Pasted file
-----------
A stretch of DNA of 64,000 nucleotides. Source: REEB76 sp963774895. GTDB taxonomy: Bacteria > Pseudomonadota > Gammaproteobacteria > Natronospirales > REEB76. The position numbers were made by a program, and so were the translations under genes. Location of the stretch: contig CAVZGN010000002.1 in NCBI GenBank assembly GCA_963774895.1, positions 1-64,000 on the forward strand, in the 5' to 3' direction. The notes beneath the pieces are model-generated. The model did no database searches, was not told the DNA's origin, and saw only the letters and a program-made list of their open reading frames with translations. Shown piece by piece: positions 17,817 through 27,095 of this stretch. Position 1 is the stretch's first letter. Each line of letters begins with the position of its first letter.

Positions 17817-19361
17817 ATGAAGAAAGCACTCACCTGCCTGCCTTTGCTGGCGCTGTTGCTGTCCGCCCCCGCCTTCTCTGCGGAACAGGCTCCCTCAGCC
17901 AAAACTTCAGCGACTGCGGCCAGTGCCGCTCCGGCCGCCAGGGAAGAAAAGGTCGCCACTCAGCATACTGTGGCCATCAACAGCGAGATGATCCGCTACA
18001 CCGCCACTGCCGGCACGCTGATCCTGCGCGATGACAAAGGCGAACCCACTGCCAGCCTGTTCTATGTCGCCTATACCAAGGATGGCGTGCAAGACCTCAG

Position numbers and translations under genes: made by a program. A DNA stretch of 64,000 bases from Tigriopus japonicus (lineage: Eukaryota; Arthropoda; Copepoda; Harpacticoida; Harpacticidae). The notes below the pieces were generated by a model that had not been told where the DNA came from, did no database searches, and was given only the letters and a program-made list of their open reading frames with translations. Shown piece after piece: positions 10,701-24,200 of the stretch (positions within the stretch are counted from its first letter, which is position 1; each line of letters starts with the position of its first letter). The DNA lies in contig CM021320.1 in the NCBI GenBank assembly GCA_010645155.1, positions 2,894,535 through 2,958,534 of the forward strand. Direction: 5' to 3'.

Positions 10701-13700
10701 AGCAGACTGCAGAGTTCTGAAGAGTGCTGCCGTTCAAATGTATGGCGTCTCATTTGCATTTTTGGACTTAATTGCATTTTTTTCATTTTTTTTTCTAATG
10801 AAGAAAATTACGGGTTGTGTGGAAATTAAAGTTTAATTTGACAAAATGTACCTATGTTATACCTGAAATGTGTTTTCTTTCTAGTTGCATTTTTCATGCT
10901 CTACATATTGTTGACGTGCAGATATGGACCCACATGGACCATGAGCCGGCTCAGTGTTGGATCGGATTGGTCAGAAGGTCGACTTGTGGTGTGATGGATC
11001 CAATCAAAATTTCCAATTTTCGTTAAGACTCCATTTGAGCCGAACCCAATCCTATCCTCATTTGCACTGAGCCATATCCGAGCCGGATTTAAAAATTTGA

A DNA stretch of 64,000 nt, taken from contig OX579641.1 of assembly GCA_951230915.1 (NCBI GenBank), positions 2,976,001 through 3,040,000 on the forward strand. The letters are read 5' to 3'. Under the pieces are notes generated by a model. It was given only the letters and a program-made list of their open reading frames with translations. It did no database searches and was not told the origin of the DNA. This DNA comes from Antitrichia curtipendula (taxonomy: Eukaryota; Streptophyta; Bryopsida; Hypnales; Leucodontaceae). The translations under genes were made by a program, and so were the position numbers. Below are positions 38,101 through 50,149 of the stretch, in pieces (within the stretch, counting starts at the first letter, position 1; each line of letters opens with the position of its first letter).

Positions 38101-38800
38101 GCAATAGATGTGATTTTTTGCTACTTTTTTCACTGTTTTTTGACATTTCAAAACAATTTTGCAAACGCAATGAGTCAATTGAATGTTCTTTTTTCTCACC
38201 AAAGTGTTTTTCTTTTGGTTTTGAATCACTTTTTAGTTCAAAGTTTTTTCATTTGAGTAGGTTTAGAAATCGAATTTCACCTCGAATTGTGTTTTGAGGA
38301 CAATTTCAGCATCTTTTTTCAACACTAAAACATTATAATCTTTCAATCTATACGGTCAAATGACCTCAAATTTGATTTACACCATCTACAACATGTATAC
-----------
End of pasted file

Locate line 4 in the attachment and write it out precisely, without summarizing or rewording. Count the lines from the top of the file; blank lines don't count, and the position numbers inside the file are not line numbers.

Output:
17901 AAAACTTCAGCGACTGCGGCCAGTGCCGCTCCGGCCGCCAGGGAAGAAAAGGTCGCCACTCAGCATACTGTGGCCATCAACAGCGAGATGATCCGCTACA